Gluten Free Baking

Even though I have been doing desserts professionally for 23 years, and know baked goods and desserts literally inside and out, I have had to completely re-educate myself when it comes to gluten free baking. It’s totally crazy, and when I first started playing around with gluten free recipes, I had no idea what I was in for.

Well, sometimes you learn the most when you make mistakes. Those are the lessons that you remember, as well as learning why something didn’t work, which can sometimes be much more important than why it worked. Or at least you learn why it does work by the trials before it that didn’t work. So with each recipe I create, there are dozens of trials usually (if not more), to make the recipe spectacular.

When I started working on the recipes for my new dessert mixes, I wound up learning a LOT along the way. Things that you sometimes only discover by making things over and over again. I thought that it would be cool to start sharing some of these things, here and there, as they really can make a huge difference in the way your baked goods come out (and then you can completely bypass pulling your own hair out, trying to figure out what happened). I may or may not have some bald patches to prove this; )

Okay, are you ready for the bigest lesson I’ve learned? Always use a stand mixer for gluten free cakes and muffins, or wherever you want a nice rounded top. Seriously! I almost always use my Kitchen Aid mixer for cakes and muffins, so I hadn’t noticed this before. Then, realizing that not everyone has a stand mixer, I should see how the recipe works just using a bowl and a wooden spoon. Let me just say three words: Flat, flat flat! That darn cake rose a lot less, and didn’t get that nice crested golden crust on top. This was crazy. I couldn’t figure out at first what had gone wrong. The leavening was fresh, because I had just used it for another beautiful cake. I hadn’t left out any ingredients. Nothing else was different, and this was the same exact recipe, that I had made dozens of times before. Then it hit me. It was the mixer! I started remembering that when I was testing all of the pumpkin muffin recipes a few months back, there was one batch where I didn’t use the mixer, and they were missing that lovely golden crown that the best bakery muffins usually have.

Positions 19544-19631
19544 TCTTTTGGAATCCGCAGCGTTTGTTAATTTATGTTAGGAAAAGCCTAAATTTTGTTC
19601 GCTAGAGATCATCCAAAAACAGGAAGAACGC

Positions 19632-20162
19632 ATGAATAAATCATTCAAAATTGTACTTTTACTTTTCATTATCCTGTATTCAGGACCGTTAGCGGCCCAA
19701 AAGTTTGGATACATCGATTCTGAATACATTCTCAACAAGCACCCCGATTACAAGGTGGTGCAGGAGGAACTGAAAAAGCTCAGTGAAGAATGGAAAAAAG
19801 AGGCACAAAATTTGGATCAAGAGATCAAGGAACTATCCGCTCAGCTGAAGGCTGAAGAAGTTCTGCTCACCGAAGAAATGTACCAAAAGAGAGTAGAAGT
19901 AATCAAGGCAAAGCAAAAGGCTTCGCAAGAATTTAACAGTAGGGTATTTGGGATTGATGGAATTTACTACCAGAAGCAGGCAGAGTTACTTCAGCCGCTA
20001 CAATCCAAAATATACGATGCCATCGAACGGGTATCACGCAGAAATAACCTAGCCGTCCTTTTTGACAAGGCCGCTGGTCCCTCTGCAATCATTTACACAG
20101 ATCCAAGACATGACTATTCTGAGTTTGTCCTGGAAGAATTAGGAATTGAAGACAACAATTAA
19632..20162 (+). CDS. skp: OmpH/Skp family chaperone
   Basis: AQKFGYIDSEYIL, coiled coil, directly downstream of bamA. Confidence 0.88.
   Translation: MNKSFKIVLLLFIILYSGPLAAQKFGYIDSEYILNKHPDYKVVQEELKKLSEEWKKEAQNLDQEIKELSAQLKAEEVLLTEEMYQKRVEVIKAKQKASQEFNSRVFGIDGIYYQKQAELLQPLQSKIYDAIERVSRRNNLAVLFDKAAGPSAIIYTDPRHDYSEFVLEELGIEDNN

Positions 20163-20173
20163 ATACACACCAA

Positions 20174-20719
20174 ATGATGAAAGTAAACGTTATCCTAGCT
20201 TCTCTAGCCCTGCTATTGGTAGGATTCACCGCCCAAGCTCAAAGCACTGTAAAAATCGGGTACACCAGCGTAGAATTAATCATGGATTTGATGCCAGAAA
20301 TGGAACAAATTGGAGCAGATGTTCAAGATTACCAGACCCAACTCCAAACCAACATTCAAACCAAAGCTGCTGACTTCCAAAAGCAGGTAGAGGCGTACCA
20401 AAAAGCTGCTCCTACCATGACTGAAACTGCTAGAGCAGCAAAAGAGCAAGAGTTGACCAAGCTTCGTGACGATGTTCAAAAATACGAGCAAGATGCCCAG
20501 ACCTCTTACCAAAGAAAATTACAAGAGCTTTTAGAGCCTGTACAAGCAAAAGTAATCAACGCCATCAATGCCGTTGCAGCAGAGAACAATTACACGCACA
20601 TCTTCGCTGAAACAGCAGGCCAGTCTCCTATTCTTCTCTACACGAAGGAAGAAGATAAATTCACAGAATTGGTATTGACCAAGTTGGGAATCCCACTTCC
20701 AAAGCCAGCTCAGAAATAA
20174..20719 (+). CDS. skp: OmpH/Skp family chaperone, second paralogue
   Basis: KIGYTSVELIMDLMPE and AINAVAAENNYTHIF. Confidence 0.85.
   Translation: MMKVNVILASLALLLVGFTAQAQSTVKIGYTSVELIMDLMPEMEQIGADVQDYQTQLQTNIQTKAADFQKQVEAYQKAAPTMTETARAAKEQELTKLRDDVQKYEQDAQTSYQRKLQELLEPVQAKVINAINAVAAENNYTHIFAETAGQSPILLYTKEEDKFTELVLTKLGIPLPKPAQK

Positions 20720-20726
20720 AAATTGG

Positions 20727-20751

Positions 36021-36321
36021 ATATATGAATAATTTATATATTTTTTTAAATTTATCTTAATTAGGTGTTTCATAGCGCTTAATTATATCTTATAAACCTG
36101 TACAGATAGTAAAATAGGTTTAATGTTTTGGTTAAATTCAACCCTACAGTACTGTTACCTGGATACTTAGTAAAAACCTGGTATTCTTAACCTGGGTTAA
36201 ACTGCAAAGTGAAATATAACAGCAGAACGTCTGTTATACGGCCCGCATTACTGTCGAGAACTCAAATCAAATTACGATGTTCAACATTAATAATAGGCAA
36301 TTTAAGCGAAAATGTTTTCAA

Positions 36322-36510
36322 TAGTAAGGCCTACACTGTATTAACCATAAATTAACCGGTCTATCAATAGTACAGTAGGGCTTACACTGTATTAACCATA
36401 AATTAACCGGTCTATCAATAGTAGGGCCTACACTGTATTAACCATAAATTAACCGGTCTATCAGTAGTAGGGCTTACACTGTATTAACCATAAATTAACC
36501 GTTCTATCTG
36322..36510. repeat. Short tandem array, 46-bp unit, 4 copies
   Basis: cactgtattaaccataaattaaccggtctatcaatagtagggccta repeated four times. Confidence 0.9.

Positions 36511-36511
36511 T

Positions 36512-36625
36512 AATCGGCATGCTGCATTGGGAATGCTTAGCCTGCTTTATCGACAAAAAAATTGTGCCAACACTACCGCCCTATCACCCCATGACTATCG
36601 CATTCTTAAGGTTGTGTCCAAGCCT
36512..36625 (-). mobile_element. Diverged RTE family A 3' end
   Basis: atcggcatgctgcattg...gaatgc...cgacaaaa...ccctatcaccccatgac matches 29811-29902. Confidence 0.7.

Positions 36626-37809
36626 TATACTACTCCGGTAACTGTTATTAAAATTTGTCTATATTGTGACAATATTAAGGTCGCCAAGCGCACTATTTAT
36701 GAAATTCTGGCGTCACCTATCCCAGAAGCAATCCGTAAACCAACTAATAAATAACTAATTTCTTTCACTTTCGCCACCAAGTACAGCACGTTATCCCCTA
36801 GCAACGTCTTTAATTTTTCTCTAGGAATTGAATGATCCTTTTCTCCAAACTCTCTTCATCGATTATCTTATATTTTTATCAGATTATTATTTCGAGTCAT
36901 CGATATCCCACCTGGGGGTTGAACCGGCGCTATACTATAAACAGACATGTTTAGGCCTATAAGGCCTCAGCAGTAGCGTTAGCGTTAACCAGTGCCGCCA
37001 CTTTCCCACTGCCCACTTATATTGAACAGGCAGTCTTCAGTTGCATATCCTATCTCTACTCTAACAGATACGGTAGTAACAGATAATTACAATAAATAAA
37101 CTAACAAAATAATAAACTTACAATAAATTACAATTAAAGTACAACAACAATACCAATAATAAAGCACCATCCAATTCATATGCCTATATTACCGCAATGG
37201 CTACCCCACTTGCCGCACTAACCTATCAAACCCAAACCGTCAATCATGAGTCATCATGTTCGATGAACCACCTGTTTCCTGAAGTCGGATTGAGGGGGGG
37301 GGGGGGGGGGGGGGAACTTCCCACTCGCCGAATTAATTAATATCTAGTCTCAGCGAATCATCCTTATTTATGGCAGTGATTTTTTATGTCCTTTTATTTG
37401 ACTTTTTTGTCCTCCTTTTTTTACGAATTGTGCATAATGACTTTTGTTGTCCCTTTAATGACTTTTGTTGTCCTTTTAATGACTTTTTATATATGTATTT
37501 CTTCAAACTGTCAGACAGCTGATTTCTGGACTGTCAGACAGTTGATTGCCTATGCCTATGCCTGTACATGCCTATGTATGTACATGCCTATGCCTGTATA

So, come to figure out, gluten free cakes and muffins rely on a very little amount of xanthan gum for structure (and I really do use the smallest amount that I need in a recipe to help give it rise). Well it appears that by beating the batter with the stand mixer, it activates the xanthan gum. Doing it by hand doesn’t seem to activate it at all, or at least not enough. And that seems to be what contributes to beautiful, well-risen gluten free cakes and muffins. Plus, don’t forget about all that beautiful air that the mixer whips into the batter.

When I would write my dessert recipes in the past (with regular, wheat-laden batters), I would always say to “mix until just blended” or “don’t over-mix”, because you would wind up with hockey pucks as muffins or horrible tunnels throughout. But, things are very different with gluten-free dough. First off, because there is no gluten in the batter to become tough, this old rule of thumb is obsolete. So now, not only do you not need to really worry about over mixing, you need to actually beat it for a few moments to activate the xanthan gum. This doesn’t mean five minutes straight in the mixer, but once the batter is smooth, I continue beating it for another 10 to 15 seconds or so. I really should time this with a timer.

If you are doing gluten-free baking, you might want to pull your mixer out from the back of the cabinet. Or if you don’t have one, think of getting or using one of the inexpensive hand mixers that our grandmas used to use. You will be so happy you did.

So for those of you that bake gluten free, what lessons or tricks have you learned along the way? I’d love to hear.

 

Share and Enjoy:
  • Twitter
  • Facebook
  • Digg
  • StumbleUpon
  • del.icio.us
  • Yahoo! Buzz
  • Google Bookmarks
  • FriendFeed
  • Tumblr
  • Identi.ca
  • Print
  • email
  • Add to favorites